Social Awkwardness With A Smile

Social Awkwardness With A Smile

Birthday party

Birthday Party Season for my kids has started and its made me think about my reaction to social situations.

As a kid, social situations seemed easier as I had my mum as a buffer. These days however there are times when I feel like I have to work at being social – especially when the kids are socially adept like their Dad, even my 19 month old daughter seems to have little issue. When Jason was little it sometimes took a while for him to warm up to new people, at Kindy he would mainly play with the same 3 kids. Alex seems to fit in anywhere and has a diverse range of friends.

Looking back to when I was a teenager I was socially awkward and felt out of place; being friendly was never an issue yet making close friends seemed to be. I felt like I was the square peg trying to fit in a round hole, I felt like I was one the edge of my “friends” group and never really a part of the group. Of course it could have been all in my imagination because of low self-esteem, like I was never good enough to fit anywhere.

social awkwardness

Being a mum means that I’m in social settings where I feel out of my comfort zone and there are times when I want to flee from that surrounding – especially when I’m in one of my negative moods. Sometimes it feels within me that I’m meant to act a certain way – yet don’t know what that way is.


I’ve always wanted my kids to thrive when it comes to life and that includes socially as well, so from babyhood would take them along to playgroups, music groups etc; even if I didn’t really want to be a part of it myself. It felt like a sacrifice which I’m finding is part of being a parent.

The boys especially seem to make friends easily and Jason will often ask to have a playdate at one friends’ place or another. If I myself feel comfortable around the other kid’s mum I don’t have any problem especially if I don’t need to be there. Yet if I’m unsure about the other kid’s mum I’m a bit hesitant to allow a playdate to occur.

I know I make mistakes socially, say things I shouldn’t or do things I shouldn’t. I will often beat myself up emotionally over what I deem or what I think the other parent things is faux pas in the social setting. Even if I feel like I have a god relationship with another person there will be times when I doubt whether the friendship is real or superficial. I know a lot of this comes from my struggle with self-esteem and often will try to bring myself back to a more positive frame of mind; however it doesn’t always work and the negative thoughts seem to cement themselves.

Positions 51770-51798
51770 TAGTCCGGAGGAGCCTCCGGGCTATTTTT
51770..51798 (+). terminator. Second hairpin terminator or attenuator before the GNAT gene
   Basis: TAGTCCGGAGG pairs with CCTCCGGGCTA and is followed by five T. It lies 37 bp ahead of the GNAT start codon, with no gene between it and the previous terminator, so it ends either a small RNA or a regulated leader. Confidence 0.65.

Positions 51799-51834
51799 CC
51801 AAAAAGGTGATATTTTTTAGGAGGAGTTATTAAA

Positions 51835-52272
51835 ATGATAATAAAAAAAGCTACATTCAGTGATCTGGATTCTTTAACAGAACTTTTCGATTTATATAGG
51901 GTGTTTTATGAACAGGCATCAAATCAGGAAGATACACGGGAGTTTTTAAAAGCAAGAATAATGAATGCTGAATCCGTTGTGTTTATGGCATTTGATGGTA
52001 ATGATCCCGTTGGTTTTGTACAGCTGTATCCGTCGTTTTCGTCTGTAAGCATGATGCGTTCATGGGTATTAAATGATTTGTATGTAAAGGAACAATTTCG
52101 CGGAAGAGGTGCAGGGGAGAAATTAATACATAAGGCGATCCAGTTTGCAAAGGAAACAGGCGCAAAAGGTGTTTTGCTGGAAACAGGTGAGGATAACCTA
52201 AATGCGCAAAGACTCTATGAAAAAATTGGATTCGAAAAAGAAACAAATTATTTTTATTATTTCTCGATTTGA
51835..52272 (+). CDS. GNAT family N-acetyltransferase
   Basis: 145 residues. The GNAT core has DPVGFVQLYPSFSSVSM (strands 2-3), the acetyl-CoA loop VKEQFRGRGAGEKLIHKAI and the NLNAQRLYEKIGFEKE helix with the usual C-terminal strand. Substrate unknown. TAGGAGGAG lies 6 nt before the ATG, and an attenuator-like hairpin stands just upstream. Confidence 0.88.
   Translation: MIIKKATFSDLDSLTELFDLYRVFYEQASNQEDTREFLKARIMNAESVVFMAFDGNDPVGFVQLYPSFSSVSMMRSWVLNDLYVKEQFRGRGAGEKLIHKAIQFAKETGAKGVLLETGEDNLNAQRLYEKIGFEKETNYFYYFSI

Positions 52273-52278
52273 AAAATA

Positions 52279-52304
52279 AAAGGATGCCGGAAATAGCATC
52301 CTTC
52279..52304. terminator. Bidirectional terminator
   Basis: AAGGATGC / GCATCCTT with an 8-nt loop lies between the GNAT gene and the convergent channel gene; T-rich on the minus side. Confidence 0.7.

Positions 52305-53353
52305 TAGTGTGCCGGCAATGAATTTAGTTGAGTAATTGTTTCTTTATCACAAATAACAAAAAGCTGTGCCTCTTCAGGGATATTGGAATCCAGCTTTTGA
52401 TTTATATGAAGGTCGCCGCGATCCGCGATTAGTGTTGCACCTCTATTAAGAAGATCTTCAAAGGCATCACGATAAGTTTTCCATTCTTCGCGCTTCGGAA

Most of the time I don’t allow this to bother me, there have been times though that I’ve allowed those thoughts to bother me, I just hope that none of my children ever have this issue.

Reflecting on Words of Condolence

Reflecting on Words of Condolence

images (1)

I have unfortunately lost a few loved ones in my life and one thing I found interesting is the words of consolation that people use. I found that when people were trying to console me after my daughter Zoë was stillborn most likely have been well-meaning but some things weren’t exactly helpful for Rob and I; these things were said maybe out of not knowing exactly what to say which is understandable.

Some of the phrases used were:

  • “She’s with Jesus” – Honestly that didn’t help at the time it was said as I just wanted her with me and it felt unfair that Jesus got to be with my firstborn child when I couldn’t. I believe it now, but in that time of raw and numbing grief all it seemed to do was increase my anger at God.


  • “You will have another child” – While for Rob and I this was true the people that said it didn’t really know that for sure. What if we had been like some couples who couldn’t have more children, this particular phrase could have been really hurtful. Another reason this wasn’t exactly helpful was the fact that another child could not/would not replace the baby we had lost.


  • “She wasn’t meant to be” – This was said when after she died and when informed some people about what the diagnosis was (one of the reasons we told few people when we knew). This phrase probably upset me the most; if “she wasn’t meant to be” then why did I get pregnant with her in the first place, “if she wasn’t meant to be” then why did I carry her to term when I wasn’t expected to and I ended up needing to be induced.